The American Heart Association (AHA) announced new guidelines for the prevention of cardiovascular disease (CVD) in women today. Published in Circulation: Journal of the American Heart Association, the guidelines call for individualized treatment linked to whether a woman has low, intermediate or high risk of having a heart attack in the next 10 years.
That risk level is based on a standardized scoring method developed by the Framingham Heart Study. Low risk means a woman has a less than 10 percent chance of having a heart attack in the next 10 years, intermediate risk is a 10 to 20 percent chance, and high risk is a greater than 20 percent chance.
"This is the first major evidence-based approach to specific coronary prevention in women with recommendations based on an individual woman's level of risk," says Emory Heart Center cardiologist Nanette K. Wenger, MD, Chief of Cardiology at Grady Hospital and one of the co-authors of the new guidelines.
"These guidelines are different because they are based on a thorough, systematic review of the scientific data which shows sex does matter when it comes to cardiovascular disease. They are truly a consensus of the clinical care community, created with input from representatives from twelve professional organizations and twenty-two co-sponsors."
The new guidelines include a call for smoking cessation, regular physical activity, a heart-healthy diet and weight maintenance for all women. Aspirin, ACE inhibitors and beta-blockers are recommended for all high-risk women. Statin therapy is also recommended for high-risk women, even if their LDL cholesterol levels are below 100 mg/dL. Niacin and fibrate therapies are given a strong recommendation for high-risk women with specific cholesterol abnormalities; supplementation with omega-3 fatty acids and folic acid may be considered in some high-risk women.
Blood pressure-lowering drugs are recommended when blood pressure is greater than or equal to 140/90 . However, the new guidelines say blood pressure should be maintained at less than 130/80 when a woman has blood pressure-related target end-organ damage or diabetes. For stroke prevention, warfarin is recommended for women with atrial fibrillation and intermediate or high risk for embolic stroke. If they cannot take warfarin, or if they are at low risk for stroke, they should be given aspirin.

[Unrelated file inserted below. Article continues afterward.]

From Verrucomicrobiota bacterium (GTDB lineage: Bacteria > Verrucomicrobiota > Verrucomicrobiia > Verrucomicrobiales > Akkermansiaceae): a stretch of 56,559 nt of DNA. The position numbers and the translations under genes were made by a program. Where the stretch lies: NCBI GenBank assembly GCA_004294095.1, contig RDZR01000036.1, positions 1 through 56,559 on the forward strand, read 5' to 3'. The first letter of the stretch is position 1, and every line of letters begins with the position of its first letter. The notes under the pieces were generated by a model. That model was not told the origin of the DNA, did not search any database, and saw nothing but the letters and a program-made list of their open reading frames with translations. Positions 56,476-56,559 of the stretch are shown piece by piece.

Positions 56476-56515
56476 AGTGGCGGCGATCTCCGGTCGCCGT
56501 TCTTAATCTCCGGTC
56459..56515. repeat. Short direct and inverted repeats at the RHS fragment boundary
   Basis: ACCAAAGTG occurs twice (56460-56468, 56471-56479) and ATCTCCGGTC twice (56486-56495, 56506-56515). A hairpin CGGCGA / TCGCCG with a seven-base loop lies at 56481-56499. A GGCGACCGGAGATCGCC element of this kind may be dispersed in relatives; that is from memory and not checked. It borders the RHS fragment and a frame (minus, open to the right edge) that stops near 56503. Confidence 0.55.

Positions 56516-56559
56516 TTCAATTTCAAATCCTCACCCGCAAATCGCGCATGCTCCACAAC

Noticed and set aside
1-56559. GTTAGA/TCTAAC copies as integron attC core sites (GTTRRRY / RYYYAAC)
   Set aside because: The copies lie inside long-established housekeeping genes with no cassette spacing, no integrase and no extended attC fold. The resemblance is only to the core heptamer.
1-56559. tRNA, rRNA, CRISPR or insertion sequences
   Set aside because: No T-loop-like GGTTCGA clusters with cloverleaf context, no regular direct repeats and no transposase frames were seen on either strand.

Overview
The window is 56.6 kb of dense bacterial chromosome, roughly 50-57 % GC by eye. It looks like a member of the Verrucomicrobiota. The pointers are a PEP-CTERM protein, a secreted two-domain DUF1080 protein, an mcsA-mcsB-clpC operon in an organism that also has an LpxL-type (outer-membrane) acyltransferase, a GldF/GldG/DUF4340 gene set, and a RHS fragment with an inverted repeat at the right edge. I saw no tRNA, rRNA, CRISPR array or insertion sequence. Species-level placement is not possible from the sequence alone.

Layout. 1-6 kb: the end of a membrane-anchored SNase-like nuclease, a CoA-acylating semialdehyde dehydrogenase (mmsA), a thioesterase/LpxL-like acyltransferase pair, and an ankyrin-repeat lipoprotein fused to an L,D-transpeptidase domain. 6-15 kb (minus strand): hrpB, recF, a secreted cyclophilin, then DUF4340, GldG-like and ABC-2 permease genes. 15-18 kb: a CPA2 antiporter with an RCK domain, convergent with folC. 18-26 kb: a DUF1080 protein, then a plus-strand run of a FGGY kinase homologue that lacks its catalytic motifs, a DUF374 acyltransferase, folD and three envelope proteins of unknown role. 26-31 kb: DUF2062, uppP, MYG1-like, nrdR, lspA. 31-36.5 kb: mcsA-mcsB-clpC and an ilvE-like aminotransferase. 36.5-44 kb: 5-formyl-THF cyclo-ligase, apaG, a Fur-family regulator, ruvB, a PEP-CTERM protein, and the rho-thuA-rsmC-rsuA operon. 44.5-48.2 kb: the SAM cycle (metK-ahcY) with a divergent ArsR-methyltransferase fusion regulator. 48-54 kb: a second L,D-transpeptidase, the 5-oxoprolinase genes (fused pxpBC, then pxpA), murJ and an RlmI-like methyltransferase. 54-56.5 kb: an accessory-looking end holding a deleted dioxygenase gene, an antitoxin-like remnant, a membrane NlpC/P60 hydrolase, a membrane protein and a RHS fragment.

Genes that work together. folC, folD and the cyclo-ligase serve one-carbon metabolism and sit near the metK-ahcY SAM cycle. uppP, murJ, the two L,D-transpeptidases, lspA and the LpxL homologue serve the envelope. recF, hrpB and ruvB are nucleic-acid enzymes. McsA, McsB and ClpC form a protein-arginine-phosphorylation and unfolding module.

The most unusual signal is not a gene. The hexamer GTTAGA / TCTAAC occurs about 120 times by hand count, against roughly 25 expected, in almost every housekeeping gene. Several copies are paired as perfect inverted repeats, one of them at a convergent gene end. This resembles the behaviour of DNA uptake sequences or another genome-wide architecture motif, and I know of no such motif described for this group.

The guidelines also state that women with diabetes should have their blood sugar carefully controlled, as defined by achieving near-normal glycosylated hemoglobin levels (less than 0.7 percent). Hormone therapy and antioxidant vitamin supplements are not recommended for CVD prevention for women at any level of risk. In addition , the new recommendations say women with cardiovascular disease should be evaluated for depression and treated or referred for treatment when indicated.
Writing in the lead editorial entitled "You've Come a Long Way, Baby: Cardiovascular Health and Disease in Women, Problems and Prospects" which accompanies the new guidelines in the current issue of Circulation, Dr. Wenger states: " Emerging data have displayed important sex-based differences in CHD (coronary heart disease): its pathophysiology, clinical presentation, diagnostic strategies, response to therapies, and adverse outcomes. Exploration of sex-related differences in CHD provides a basis for clinical strategies to improve outcomes for women. The goal is the lessening of the sex-based disparities in morbidity and mortality rates for women, in particular addressing the excess mortality rate for myocardial infarction and CABG surgery in younger women compared with their male peers."